WHITE HOUSE DOWN
About the Stunts
Overseeing the stunts and fight sequences in the film was stunt coordinator John Stoneham Jr. "You always want the stunts to be a real thing and an art," explains Stoneham. "Our task on this show has been to keep the realism. Channing's got a really good eye for that -- he would say, 'Well, I wouldn't do that, this move doesn't make sense.' He had a lot of input in a lot of the fights, and he had a lot of great ideas."
Tatum's expertise as a dancer and innate athletic ability made him a natural for stunt work. "He has a certain skill level. It's his dancing background -- I think gymnasts and dancers usually make good stunt people," says Stoneham. "They're just body-aware, and they know where they are in the air. He's quick-learning, he's fast, and action-wise, he makes it really easy for all of us. We can frame the camera so that we can see his face because we know he can do it. It's great for the film."
But it's more than just know-how with Tatum. "He's almost indestructible," says Stoneham. "He did take after take. He had fight after fight, all back-to-back-to-back, and in a span of six or seven weeks. We had one scene on the rooftop; he's doing a fight, and it went for most of the day. Channing was the only guy that stayed fighting all day long. It was crazy. He went all day long. I didn't see him get winded."
"His commitment is remarkable," says Fischer. "He gave it his all. I remember one day, the guy did a back flip onto the floor window of the White House roof with Jason Clarke collapsing on top of him -- and he did it twice. He's a remarkable guy and an amazing actor."
Tatum wasn't the only actor up for an added challenge, as Jason Clarke went toe-to-toe with the lead. "Both Channing and I do a lot of our own stunts, and that was one of the exciting things about a film like this and a part like this," he says.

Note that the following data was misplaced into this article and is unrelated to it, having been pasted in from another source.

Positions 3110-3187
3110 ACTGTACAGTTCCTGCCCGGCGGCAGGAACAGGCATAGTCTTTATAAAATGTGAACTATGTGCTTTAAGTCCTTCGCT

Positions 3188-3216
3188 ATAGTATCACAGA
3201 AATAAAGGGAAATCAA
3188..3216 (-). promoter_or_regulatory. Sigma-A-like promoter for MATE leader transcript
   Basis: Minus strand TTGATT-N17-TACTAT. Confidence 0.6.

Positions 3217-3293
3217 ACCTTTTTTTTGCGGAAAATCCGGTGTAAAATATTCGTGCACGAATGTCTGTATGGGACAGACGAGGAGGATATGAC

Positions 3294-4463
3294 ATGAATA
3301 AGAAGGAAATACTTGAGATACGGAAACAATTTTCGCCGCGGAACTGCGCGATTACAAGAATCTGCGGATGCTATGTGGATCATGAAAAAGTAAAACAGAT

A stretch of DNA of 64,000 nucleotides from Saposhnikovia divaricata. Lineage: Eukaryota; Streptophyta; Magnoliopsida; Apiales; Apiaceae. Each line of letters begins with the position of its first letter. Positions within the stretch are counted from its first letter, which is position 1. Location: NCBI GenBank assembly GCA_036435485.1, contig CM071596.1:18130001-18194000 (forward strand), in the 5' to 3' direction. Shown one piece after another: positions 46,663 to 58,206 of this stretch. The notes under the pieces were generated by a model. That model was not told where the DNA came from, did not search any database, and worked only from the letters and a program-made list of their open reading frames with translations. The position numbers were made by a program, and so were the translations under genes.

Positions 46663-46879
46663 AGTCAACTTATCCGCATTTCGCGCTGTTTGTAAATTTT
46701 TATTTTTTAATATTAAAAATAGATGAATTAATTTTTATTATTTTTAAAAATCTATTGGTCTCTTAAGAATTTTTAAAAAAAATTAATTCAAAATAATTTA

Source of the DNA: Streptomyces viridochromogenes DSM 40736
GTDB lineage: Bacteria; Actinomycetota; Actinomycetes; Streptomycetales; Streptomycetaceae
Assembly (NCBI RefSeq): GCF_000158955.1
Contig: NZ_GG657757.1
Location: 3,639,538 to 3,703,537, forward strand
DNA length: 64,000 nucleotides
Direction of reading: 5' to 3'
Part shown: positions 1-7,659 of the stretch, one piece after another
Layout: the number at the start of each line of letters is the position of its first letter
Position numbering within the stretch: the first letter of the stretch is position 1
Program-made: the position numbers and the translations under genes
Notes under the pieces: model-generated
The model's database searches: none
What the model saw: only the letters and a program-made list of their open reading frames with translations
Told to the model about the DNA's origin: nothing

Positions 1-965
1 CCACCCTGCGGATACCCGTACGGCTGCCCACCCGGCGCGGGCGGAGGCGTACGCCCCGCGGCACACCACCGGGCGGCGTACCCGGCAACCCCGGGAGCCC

To train for the part, Clarke went to the experts. "There was a Special Forces guy that they brought in, and we did a lot of drills," he says. "You are never going to get to the level of a real SEAL or Delta Force guy, but we worked as hard as we could."
Clarke and Tatum did not pull any punches in this man-to-man slugfest. "They're big sequences," says Clarke. "One of the fight sequences is all in water and rain as the sprinkler system goes off. One is on the roof of the White House down to the green. It's the little things you don't think about at the time when they're blowing wind machines with dust and throwing debris at you -- you want to bring a sense of something fresh and exciting to the fight sequence."
"Both the fights are messy," continues Clarke. "It's a good old-fashioned smackdown. We had to throw it down, and we threw it down."
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